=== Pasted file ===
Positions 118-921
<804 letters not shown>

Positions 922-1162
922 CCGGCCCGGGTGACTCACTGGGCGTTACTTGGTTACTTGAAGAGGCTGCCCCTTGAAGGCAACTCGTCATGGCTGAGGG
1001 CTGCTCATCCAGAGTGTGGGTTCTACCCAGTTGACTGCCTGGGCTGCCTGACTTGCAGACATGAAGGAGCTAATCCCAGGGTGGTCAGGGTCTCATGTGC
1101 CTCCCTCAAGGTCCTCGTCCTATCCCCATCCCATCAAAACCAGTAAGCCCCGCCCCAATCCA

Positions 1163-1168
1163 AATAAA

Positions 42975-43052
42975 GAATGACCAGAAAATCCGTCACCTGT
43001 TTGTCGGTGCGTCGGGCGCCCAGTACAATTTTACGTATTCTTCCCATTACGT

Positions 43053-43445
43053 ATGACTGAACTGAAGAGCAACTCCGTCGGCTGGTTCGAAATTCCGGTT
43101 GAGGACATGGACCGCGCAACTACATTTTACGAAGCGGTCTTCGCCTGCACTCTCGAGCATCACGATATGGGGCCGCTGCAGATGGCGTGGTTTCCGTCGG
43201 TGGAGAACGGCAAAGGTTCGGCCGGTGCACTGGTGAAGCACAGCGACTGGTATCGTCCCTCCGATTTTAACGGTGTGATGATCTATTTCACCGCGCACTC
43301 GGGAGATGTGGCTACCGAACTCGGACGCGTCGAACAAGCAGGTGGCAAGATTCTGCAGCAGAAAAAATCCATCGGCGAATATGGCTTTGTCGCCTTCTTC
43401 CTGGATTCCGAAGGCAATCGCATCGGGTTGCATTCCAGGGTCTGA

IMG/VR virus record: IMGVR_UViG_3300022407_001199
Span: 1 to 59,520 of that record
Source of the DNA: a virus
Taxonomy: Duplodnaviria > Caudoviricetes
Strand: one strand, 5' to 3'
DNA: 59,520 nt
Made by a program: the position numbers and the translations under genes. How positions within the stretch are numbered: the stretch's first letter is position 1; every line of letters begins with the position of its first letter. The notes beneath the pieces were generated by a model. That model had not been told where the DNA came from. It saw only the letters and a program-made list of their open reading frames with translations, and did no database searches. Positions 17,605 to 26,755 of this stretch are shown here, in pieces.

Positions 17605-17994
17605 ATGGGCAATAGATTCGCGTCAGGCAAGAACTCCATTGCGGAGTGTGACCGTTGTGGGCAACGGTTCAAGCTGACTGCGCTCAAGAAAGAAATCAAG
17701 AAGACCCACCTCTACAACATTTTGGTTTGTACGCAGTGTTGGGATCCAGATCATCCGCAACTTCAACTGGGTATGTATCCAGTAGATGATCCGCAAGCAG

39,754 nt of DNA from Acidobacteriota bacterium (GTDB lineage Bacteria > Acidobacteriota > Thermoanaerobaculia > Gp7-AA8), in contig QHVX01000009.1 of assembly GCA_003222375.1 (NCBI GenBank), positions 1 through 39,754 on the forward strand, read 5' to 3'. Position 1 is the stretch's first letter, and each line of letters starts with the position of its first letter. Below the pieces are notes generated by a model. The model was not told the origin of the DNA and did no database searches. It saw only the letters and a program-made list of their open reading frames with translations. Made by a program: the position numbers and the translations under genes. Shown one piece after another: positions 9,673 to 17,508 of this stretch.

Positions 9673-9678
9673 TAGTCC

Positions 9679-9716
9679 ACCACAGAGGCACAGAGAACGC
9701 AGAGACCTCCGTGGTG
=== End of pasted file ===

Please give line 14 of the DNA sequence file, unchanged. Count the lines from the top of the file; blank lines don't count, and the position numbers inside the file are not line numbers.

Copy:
43101 GAGGACATGGACCGCGCAACTACATTTTACGAAGCGGTCTTCGCCTGCACTCTCGAGCATCACGATATGGGGCCGCTGCAGATGGCGTGGTTTCCGTCGG